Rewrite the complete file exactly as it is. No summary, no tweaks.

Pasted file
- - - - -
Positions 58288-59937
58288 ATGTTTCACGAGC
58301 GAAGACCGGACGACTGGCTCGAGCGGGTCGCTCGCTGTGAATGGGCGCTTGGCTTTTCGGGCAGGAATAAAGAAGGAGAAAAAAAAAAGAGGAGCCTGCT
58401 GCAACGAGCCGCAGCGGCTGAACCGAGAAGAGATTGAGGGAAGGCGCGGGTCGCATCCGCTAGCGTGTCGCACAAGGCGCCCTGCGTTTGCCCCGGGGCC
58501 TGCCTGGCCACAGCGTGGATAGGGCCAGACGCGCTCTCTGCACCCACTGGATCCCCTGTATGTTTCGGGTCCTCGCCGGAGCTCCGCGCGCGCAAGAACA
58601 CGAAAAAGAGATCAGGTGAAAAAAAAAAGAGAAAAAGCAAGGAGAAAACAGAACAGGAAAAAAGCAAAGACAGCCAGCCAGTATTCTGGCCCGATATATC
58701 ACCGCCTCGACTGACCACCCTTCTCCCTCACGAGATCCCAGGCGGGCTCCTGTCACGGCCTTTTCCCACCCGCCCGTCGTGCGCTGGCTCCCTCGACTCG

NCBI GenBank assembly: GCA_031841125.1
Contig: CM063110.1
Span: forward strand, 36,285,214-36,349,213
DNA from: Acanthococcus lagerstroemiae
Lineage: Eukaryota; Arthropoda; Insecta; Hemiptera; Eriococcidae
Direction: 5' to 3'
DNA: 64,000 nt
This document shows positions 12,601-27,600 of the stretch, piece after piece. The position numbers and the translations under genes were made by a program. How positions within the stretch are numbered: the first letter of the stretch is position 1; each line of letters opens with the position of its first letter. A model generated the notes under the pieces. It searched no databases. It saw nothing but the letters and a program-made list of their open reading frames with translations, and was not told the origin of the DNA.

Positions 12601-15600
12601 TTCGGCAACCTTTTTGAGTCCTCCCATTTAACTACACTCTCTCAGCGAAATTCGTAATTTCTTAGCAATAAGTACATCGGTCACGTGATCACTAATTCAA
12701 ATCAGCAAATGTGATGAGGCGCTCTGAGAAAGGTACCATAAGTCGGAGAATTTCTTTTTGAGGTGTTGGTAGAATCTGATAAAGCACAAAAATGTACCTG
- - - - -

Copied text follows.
Positions 58288-59937
58288 ATGTTTCACGAGC
58301 GAAGACCGGACGACTGGCTCGAGCGGGTCGCTCGCTGTGAATGGGCGCTTGGCTTTTCGGGCAGGAATAAAGAAGGAGAAAAAAAAAAGAGGAGCCTGCT
58401 GCAACGAGCCGCAGCGGCTGAACCGAGAAGAGATTGAGGGAAGGCGCGGGTCGCATCCGCTAGCGTGTCGCACAAGGCGCCCTGCGTTTGCCCCGGGGCC
58501 TGCCTGGCCACAGCGTGGATAGGGCCAGACGCGCTCTCTGCACCCACTGGATCCCCTGTATGTTTCGGGTCCTCGCCGGAGCTCCGCGCGCGCAAGAACA
58601 CGAAAAAGAGATCAGGTGAAAAAAAAAAGAGAAAAAGCAAGGAGAAAACAGAACAGGAAAAAAGCAAAGACAGCCAGCCAGTATTCTGGCCCGATATATC
58701 ACCGCCTCGACTGACCACCCTTCTCCCTCACGAGATCCCAGGCGGGCTCCTGTCACGGCCTTTTCCCACCCGCCCGTCGTGCGCTGGCTCCCTCGACTCG

NCBI GenBank assembly: GCA_031841125.1
Contig: CM063110.1
Span: forward strand, 36,285,214-36,349,213
DNA from: Acanthococcus lagerstroemiae
Lineage: Eukaryota; Arthropoda; Insecta; Hemiptera; Eriococcidae
Direction: 5' to 3'
DNA: 64,000 nt
This document shows positions 12,601-27,600 of the stretch, piece after piece. The position numbers and the translations under genes were made by a program. How positions within the stretch are numbered: the first letter of the stretch is position 1; each line of letters opens with the position of its first letter. A model generated the notes under the pieces. It searched no databases. It saw nothing but the letters and a program-made list of their open reading frames with translations, and was not told the origin of the DNA.

Positions 12601-15600
12601 TTCGGCAACCTTTTTGAGTCCTCCCATTTAACTACACTCTCTCAGCGAAATTCGTAATTTCTTAGCAATAAGTACATCGGTCACGTGATCACTAATTCAA
12701 ATCAGCAAATGTGATGAGGCGCTCTGAGAAAGGTACCATAAGTCGGAGAATTTCTTTTTGAGGTGTTGGTAGAATCTGATAAAGCACAAAAATGTACCTG